ATI Avivo Video Pipeline (Cont.)
Windows Media Video 9 Acceleration: Microsoft's Windows Media Video 9 (WMV9) HD format was accepted by the SMPTE HD-DVD consortium as a new HD format. The Windows Movie Maker software, which comes bundled with Windows XP, makes it easy for consumers to edit and save their favorite videos. These videos are saved in the .WMV format. Most of today's high-end GPUs include dedicated hardware to accelerate the playback of WMV and WMV-HD content for fluid full frame rate video even on systems with entry-to mid level CPUs. Previous generations of GPUs were not able to support WMV9 decode acceleration, so often times HD WMV9 content would drop frames when being played back on legacy hardware.
To characterize CPU utilization when playing back WMV HD content, we used the performance monitor built into Windows XP. Using the data provided by performance monitor, we created a log file that sampled the percent of CPU utilization every second, while playing back the 1080p version of the "Magic of Flight" video available on Microsoft's WMVHD site. The data was then imported into Excel to create the graph below. The graph shows the CPU utilization for a GeForce 7800 GTX, a Radeon X850 XT PE, and a Radeon X1800 XT using Windows Media Player 10, patched using the DXVA update posted on Microsoft's web site (Update Available Here).
Average CPU Utilization (Athlon 64 FX-55 @ 2.6GHz)
|GeForce 7800 GTX||Radeon X850 XT PE||Radeon X1800 XT|
Before we talk about the numbers posted above, we have to report on a problem we experienced with ATI's X1000 cards playing HD content with Microsoft's DXVA patch applied to Widows Media Player 10. With the first set of drivers supplied to us by ATI, X1000 cards would playback WMV HD videos with garbled blocks over a majority of the video. We reported the problem to ATI and were sent a second set of drivers that helped with DVD playback image quality, but didn't resolve the WMV HD playback issue. Instead, with the second set of drivers caused WMP 10 to display a black window when running a WMV HD video. So, at this point in time consider hardware accelerated WMV HD playback "broken" on the X1000 family. ATI claims they'll have this issue resolved in a future driver release.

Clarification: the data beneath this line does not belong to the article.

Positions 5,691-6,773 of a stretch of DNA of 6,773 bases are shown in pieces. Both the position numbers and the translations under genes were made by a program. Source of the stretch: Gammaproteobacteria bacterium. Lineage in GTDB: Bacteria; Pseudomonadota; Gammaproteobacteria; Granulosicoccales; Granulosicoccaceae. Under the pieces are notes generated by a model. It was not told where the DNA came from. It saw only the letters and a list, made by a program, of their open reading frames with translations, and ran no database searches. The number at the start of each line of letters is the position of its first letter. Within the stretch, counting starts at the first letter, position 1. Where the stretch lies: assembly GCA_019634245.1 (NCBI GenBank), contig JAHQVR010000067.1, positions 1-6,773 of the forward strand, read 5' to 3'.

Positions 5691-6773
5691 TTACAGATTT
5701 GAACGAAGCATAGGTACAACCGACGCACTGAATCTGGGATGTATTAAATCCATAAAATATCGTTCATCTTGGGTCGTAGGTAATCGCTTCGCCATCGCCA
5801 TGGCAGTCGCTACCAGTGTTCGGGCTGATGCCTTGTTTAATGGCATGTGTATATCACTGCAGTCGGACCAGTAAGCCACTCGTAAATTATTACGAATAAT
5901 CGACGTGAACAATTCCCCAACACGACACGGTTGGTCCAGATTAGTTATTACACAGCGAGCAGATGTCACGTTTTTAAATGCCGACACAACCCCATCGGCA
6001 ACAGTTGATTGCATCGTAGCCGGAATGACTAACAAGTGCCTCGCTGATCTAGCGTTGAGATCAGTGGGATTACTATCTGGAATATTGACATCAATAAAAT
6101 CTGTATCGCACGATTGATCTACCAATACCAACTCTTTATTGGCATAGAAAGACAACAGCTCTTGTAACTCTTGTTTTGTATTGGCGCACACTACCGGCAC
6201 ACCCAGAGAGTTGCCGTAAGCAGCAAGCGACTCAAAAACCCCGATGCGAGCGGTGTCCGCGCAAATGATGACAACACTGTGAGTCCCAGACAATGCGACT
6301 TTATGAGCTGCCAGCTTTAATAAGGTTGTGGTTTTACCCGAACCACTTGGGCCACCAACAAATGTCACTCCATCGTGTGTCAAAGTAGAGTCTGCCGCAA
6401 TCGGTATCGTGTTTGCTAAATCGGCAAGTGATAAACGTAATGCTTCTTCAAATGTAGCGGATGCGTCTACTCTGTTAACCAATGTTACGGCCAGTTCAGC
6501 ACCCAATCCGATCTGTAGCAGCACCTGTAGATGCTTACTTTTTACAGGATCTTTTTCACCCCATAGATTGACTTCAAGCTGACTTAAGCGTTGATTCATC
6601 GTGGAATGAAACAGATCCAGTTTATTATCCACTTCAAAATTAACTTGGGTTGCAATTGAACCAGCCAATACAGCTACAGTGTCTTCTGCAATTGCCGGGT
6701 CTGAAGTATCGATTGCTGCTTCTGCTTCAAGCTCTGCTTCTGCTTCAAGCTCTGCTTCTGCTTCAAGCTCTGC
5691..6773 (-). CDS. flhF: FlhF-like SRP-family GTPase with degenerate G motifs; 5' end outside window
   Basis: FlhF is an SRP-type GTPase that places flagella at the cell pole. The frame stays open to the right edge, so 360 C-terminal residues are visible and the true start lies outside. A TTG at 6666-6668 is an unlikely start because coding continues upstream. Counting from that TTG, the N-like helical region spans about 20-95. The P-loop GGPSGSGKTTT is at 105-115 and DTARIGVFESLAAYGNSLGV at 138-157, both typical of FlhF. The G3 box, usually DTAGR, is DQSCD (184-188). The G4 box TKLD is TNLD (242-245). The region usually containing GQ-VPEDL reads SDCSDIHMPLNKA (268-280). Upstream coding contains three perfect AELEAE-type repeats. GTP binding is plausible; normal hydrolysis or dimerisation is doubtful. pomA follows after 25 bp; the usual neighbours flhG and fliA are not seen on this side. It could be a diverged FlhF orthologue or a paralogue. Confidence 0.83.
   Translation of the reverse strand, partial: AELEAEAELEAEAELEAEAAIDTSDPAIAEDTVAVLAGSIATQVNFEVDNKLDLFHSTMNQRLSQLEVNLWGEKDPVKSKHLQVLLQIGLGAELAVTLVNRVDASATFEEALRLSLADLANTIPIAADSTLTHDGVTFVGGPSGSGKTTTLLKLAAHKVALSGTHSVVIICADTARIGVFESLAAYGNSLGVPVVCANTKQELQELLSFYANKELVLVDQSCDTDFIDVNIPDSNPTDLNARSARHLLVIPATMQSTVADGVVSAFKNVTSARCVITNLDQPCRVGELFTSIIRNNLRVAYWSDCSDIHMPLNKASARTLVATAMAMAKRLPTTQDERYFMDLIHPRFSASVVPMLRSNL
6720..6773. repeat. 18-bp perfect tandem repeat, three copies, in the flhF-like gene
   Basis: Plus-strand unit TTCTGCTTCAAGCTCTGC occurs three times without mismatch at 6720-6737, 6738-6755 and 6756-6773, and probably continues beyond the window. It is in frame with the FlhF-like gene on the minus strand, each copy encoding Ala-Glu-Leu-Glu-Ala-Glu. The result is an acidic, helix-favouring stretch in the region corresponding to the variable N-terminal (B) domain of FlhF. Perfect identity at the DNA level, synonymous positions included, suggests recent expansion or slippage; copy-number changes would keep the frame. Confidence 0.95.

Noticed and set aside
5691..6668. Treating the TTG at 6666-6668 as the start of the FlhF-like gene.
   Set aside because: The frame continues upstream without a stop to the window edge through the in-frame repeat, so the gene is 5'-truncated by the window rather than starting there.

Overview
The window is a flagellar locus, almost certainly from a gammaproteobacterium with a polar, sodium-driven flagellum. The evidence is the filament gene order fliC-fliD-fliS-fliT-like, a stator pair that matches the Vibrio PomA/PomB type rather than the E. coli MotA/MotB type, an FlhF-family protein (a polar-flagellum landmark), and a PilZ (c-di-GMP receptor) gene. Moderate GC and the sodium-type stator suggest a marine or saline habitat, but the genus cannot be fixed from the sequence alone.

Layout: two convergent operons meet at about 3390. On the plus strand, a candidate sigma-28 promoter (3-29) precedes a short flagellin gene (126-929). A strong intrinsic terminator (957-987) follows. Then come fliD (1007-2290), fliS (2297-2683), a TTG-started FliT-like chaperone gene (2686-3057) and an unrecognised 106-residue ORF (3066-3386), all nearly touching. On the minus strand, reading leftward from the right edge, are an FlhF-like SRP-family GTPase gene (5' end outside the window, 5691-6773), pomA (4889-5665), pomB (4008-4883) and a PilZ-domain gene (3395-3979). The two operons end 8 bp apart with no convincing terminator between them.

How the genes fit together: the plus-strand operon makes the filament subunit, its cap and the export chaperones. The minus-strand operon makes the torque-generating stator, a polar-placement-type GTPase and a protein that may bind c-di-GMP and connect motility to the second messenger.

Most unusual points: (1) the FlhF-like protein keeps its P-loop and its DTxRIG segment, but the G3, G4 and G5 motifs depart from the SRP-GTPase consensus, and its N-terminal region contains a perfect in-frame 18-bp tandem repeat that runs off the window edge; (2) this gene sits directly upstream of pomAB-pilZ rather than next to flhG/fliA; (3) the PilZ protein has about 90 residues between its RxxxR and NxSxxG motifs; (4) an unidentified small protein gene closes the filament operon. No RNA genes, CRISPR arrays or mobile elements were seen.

With that said, we recorded CPU utilization numbers using the first set of drivers that we received. The movie didn't look right, but the audio was there, and we could see some of the video. These numbers could very well change considerably with a future driver release, however. As it stands now, the Radeon X1800 XT fared only marginally better than the older Radeon X850 XT but X1800 XT utilized slightly more CPU cycles than a GeForce 7800 GTX.
Next up, we have a new addition to the HotHardware testing arsenal, the HQV DVD video benchmark from Silicon Optics. HQV is comprised of a sampling of video clips and test patterns that have been specifically designed to evaluate a variety of interlaced video signal processing tasks, including decoding, de-interlacing, motion correction, noise reduction, film cadence detection, and detail enhancement. As each clip is played, the viewer is required to "score" the image based on a predetermined set of criteria. The numbers listed below are the sum of the scores for each section. We played the HQV DVD using the latest version of NVIDIA's PureVideo Decoder on the GeForce 7800 GTX, and as recommended by ATI, we played the DVD on the ATI hardware using Intervideo's WinDVD 7 Platinum, with hardware acceleration enabled.
Somewhat surprisingly, the GeForce 7800 GTX did a better job playing the HQV DVD benchmark than either of ATI's cards. The GeForce 7800 GTX excelled in the film detail and "jaggies" tests, where ATI seemed to falter a bit. Overall, ATI's hardware did well, but NVIDIA had a marked advantage in a majority of HQV's tests. We were also surprised to see the X1800 XT score so closely to the X850. This fact leads us to believe the advanced features of the new Avivo video pipeline are not being fully exploited with ATI's current drivers. Hopefully, this situation will change for the better with future driver releases.